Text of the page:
Imagine you're headed to work or the grocery store when the "check oil" light suddenly appears on your dashboard. The prudent thing to do is to pull over and check your oil level immediately, but you might not feel like you have time or the skills to do just that. 

Driving with a low oil level, however, could potentially harm your vehicle in a multitude of ways.

 

What Oil Does for Your Vehicle

Think of engine oil as the life blood of your vehicle. It's one of several fluids your vehicle simply can't do without, plus it serves multiple roles within your vehicle:

  • Engine oil keeps your engine's various moving parts lubricated, thereby preventing metal-on-metal contact and the resulting wear and tear.
  • Engine oil provides a small measure of cooling by absorbing and transferring engine heat to the vehicle's oil cooler.
  • Engine oil picks up microscopic debris as it passes over the various engine components. This debris usually ends up in the oil filter.

Needless to say, it's important to keep the right amount of oil in your engine. Allowing engine oil levels to fall below recommended levels could prove disastrous not just for your engine, but for your vehicle overall.

Excessive Wear and Tear

One of the dangers of driving with a low oil level involves excessive wear and tear on internal engine components. Oil gives these components a thin film layer that prevents them from grinding on one another, instead allowing them to glide over each other without causing severe damage. 

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A low oil level robs these components of that film layer, making metal-on-metal contact more likely. The end result is parts that grind on each other, potentially shaving and grinding chunks of metal from components that come into contact. These shavings can end up throughout the engine, including the oil pan and filter.

This excessive wear and tear can destroy engine tolerances, making it harder for the engine to perform to spec. That comes with a resultant loss in overall engine performance, fuel economy and emissions performance. Whatever remaining oil is left in the engine is also contaminated with metal shavings and various other bits.

 

Damage from Overheating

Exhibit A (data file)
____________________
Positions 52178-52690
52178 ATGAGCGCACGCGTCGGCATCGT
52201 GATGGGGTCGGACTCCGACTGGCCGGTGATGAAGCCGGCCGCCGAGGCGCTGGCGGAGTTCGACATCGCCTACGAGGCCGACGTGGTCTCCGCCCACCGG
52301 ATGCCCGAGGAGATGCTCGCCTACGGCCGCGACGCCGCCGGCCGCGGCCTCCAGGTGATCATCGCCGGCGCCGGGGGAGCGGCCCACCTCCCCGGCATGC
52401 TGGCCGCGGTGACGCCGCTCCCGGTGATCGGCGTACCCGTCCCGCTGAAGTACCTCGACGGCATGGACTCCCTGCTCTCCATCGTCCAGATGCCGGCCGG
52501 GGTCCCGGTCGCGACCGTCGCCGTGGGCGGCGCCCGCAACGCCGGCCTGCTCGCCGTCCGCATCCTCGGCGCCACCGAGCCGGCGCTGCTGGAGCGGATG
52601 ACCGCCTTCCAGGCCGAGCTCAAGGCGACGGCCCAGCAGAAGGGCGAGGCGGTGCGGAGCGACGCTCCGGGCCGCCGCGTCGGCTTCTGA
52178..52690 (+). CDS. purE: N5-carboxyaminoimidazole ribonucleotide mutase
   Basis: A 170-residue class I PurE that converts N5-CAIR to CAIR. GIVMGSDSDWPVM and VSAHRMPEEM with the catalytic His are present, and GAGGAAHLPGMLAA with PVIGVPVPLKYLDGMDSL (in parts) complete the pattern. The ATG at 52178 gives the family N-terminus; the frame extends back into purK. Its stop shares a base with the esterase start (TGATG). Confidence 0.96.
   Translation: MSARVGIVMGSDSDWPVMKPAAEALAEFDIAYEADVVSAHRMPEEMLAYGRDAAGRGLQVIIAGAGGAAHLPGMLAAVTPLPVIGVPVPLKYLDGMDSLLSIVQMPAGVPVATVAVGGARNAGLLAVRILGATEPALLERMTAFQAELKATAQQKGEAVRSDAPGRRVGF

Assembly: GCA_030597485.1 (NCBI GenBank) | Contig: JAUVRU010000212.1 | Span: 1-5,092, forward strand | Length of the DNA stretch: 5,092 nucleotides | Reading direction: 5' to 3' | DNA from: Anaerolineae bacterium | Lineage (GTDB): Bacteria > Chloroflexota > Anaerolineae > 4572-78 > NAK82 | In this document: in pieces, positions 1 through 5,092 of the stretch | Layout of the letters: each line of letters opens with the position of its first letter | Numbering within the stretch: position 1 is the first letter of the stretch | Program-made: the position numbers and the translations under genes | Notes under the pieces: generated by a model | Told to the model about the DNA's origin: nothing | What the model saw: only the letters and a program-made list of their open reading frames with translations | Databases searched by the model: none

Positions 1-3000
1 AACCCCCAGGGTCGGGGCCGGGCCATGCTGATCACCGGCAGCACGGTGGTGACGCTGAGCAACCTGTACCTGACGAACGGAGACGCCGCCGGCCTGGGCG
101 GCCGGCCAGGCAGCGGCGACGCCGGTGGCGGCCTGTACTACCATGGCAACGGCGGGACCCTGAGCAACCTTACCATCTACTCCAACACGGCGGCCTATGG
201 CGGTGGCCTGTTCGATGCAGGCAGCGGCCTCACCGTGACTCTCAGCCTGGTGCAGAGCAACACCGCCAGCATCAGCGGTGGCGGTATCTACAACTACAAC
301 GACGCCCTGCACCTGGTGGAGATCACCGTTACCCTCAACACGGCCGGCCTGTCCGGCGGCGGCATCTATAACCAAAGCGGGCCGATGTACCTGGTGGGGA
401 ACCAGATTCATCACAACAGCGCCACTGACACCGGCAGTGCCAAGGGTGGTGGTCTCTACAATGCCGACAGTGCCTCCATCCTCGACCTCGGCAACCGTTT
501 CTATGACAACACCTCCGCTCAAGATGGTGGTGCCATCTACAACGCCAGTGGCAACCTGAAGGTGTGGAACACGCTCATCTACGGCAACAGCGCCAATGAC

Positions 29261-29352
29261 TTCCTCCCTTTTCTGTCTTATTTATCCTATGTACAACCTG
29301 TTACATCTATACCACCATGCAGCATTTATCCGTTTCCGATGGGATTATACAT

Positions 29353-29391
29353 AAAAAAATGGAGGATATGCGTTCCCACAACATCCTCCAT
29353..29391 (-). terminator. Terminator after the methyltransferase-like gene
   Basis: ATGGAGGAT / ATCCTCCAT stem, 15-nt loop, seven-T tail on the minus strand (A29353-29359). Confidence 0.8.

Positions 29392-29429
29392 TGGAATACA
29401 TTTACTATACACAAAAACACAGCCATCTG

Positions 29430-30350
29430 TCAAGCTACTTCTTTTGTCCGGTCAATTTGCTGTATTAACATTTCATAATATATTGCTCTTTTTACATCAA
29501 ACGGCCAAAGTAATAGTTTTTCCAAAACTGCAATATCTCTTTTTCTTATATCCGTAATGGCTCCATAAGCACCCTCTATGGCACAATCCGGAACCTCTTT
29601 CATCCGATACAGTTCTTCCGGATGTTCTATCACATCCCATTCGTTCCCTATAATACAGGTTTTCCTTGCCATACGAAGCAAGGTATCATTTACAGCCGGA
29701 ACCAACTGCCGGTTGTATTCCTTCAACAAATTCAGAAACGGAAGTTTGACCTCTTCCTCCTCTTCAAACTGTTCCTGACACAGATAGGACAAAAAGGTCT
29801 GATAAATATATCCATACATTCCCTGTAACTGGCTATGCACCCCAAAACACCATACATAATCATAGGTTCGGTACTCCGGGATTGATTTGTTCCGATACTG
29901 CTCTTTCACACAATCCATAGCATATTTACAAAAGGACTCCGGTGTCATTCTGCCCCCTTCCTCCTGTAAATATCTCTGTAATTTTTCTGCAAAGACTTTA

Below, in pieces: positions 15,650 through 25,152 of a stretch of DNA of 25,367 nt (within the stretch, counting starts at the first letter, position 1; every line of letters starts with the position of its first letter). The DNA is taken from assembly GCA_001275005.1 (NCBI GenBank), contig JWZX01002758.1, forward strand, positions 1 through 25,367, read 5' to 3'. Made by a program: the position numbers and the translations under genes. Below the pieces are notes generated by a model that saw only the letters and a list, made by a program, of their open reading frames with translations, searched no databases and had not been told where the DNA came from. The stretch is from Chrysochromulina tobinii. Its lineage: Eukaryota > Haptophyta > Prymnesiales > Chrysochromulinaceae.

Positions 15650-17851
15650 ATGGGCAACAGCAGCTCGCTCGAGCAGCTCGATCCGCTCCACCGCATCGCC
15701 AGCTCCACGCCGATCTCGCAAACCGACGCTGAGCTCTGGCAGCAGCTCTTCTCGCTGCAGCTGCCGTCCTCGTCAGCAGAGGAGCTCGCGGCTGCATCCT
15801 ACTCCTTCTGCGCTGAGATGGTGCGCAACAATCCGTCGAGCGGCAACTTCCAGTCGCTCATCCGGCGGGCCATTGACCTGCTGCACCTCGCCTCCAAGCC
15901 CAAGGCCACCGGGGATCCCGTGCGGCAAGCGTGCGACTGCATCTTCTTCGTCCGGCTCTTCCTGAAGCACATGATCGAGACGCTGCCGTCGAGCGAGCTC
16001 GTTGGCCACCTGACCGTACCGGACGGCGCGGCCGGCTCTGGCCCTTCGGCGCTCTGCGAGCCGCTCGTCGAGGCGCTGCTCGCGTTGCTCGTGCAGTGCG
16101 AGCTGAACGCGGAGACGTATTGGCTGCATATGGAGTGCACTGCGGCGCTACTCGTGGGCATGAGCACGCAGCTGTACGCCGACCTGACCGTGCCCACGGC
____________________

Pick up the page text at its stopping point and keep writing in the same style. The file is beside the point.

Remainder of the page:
Heat can be a killer for engines, especially for those with low oil levels. When your engine runs low on oil, it also loses the ability to transfer excess engine heat via the engine oil. Without an ample amount of oil to carry away excess engine heat, the engine itself becomes more vulnerable to heat-related damage.

Overheating can cause multiple engine components to warp out of spec, which could cause various performance and efficiency issues. For example, excess heat can cause an engine's cylinder head to warp out of shape, meaning it no longer fits flush against the engine block. Without a flat, flush mating surface, the engine's cylinder head can leak oil and coolant into places neither belong. Not only does fluid cross-contamination become a problem, but the engine may also lose cylinder compression and suffer further overheating via coolant loss.

In short, low oil levels can potentially lead to overheating, which in turn causes further damage to internal engine components.

 

Eventual Engine Failure

Run your engine with a low oil level long enough and you'll eventually run into catastrophic engine failure. As the cumulative wear and overheating effects pile up, you'll see overall engine performance suffer more and more.

You may hear your engine begin to "knock" as the cylinders and other internal components start experiencing more wear and tear. Your engine may not be able to "pull" or accelerate as hard as it used to. You'll start using more fuel than usual and even start seeing more smoke from your tail pipe.

Eventually, your engine may simply stop working altogether. That's what happens when you ignore what your vehicle tells you and continue driving with a low oil level.

 

How to Check Your Car's Oil Level

Fortunately, checking your engine oil level is the easiest thing you can do to keep your vehicle in excellent shape. Here's a quick primer on how to check your car's oil level:

  • Make sure your vehicle is parked on a flat, level surface.
  • Open the hood and locate the engine oil dipstick.
  • Pull the dipstick from its tube and wipe the oil off the end of the dipstick with a clean cloth.
  • Push the dipstick back into the tube, wait a few seconds, and then pull it back out.
  • Read the oil level on the dipstick. If the oil line is within the hash-marked area on the dipstick or between the low and high markings, then you won't need any more oil. If the line falls below the low mark, then add at least one quart of oil.

A growing number of cars are doing away with the dipstick. These cars instead require you to check your oil level on the vehicle's dashboard or infotainment screen. If you're not sure about the amount of oil currently in your vehicle, then don't hesitate to bring it to our service center.